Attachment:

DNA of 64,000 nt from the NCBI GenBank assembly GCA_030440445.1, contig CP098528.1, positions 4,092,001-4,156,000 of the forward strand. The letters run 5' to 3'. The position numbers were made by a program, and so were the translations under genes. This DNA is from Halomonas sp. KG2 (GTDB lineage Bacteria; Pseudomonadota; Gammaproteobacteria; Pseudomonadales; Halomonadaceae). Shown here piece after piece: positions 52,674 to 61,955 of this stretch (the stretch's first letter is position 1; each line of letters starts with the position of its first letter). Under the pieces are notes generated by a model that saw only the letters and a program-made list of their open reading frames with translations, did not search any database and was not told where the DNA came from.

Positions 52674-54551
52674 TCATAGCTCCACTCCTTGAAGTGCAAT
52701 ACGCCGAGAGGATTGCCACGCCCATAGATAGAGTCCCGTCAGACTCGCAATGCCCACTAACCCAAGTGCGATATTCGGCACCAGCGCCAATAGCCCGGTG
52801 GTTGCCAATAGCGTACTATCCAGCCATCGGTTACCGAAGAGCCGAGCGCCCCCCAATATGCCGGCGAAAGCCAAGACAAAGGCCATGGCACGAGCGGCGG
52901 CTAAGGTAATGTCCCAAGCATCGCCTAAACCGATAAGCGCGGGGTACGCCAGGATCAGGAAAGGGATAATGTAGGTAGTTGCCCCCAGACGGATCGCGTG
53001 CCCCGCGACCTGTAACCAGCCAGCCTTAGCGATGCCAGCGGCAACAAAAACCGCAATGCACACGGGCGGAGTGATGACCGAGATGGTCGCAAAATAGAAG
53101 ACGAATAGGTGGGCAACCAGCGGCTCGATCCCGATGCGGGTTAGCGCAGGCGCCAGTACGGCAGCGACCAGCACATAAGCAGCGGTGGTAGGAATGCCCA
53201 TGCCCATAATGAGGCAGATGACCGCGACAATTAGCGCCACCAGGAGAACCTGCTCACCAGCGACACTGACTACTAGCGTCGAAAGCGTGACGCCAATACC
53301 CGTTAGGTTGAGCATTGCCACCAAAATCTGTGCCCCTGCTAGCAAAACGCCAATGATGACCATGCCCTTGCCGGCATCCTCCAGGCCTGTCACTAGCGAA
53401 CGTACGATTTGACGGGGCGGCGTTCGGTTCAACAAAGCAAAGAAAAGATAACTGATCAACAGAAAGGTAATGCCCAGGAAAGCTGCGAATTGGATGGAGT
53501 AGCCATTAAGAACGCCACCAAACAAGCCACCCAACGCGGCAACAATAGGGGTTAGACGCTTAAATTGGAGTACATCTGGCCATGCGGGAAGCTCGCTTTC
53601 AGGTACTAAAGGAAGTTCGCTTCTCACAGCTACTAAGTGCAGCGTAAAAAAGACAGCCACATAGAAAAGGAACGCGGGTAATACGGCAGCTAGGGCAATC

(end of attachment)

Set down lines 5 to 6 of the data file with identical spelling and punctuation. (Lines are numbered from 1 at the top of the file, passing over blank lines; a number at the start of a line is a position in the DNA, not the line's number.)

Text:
52801 GTTGCCAATAGCGTACTATCCAGCCATCGGTTACCGAAGAGCCGAGCGCCCCCCAATATGCCGGCGAAAGCCAAGACAAAGGCCATGGCACGAGCGGCGG
52901 CTAAGGTAATGTCCCAAGCATCGCCTAAACCGATAAGCGCGGGGTACGCCAGGATCAGGAAAGGGATAATGTAGGTAGTTGCCCCCAGACGGATCGCGTG